However, he exuded hope in the administration of the land. "I am sure that the Left government would punish the culprits, no matter who they are. That's my belief."
“As an artist presenting the one-actor play, Pennu nadan, across the country, I cannot remain passive over such incidents. I am sure all the good human beings, who saw the drama, would question injustice when they see it. That's my aim,” he concluded.
Which victim has got justice?
Malayalam actress Lakshmi Priya said that she was not surprised to see the court verdict that let the accused to walk scot free
"This is Kerala. Which victim of sexual abuse has got justice? Suryanelli? Vithura? Soumya? Jisha?"
Lakshmi Priya said she had seen the most heart-wrenching scene of Soumya's mother Sumathiamma breaking down.
"After that I have never tried to meet the mothers of abused girls. The advocate, who had frequently interacted with the victim in the Suryanelli case, had said that whenever the prominent politician's face appeared on TV or newspapers, she used to scream out. What more evidence do you need to prove that he had harassed her?" she asked.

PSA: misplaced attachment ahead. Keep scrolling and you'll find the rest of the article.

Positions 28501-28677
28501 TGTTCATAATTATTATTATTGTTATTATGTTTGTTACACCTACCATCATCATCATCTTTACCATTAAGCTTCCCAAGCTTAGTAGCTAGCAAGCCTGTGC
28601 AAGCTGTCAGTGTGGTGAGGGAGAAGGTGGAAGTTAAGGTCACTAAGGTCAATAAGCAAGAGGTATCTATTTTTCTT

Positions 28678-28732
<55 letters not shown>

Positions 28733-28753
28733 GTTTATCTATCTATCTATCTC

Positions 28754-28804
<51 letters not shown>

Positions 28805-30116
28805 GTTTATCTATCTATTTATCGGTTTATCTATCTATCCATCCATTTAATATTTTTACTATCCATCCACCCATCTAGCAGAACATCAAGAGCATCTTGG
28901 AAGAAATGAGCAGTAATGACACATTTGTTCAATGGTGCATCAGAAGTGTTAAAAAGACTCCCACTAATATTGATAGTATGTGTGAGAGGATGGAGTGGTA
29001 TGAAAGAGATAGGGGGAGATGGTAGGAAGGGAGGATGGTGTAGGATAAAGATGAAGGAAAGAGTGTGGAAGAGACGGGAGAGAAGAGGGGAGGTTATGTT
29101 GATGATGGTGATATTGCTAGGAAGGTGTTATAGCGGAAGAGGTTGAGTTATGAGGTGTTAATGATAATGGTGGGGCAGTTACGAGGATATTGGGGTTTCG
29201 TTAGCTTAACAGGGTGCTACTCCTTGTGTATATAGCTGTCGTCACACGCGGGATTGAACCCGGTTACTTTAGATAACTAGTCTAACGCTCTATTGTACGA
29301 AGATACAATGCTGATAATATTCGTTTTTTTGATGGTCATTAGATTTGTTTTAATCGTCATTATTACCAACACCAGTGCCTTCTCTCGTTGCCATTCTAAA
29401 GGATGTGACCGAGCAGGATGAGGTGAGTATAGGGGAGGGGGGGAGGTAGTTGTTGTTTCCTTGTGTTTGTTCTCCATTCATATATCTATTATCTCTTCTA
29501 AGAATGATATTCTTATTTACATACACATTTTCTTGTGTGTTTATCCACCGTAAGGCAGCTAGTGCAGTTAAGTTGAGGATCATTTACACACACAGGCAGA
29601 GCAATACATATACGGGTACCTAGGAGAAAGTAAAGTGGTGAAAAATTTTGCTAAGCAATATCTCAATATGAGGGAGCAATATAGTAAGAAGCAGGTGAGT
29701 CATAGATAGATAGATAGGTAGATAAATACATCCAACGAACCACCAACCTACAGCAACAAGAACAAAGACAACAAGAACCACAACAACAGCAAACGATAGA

The 16-year-old school girl was raped by several men for over 40 days in 1996. Though even several women took the high seat of authority, none could bring the politician to book, the actress pointed out.
Pointing at another heinous rape and murder of Jisha at Perumbavoor in 2016, Lakshmi Priya said even the doctor had claimed that he had never seen such a body that had been inflicted with so many grievous injuries.
The actress also questioned why the man, convicted of killing Soumya in 2011, was not given the death sentence?
She also pointed fingers at the juvenile convict in the horrifying Nirbhaya case, who had even pulled out the intestines of the victim using an iron rod.
Lakshmi Priya contented that there are several other women victims too. " Kiliroor, Kaviyoor, Paravoor, the list goes on...?"
Some of the deceased got back their names, while the others were referred to as victims along with their regions, she added.
The actress also wondered about the mental state of the official who said that the children, aged 9 and 13, were involved in consensual sex. "Isn't the age limit applicable to that also? When the heartbroken parents say that their children were abused, what more proof do you need?"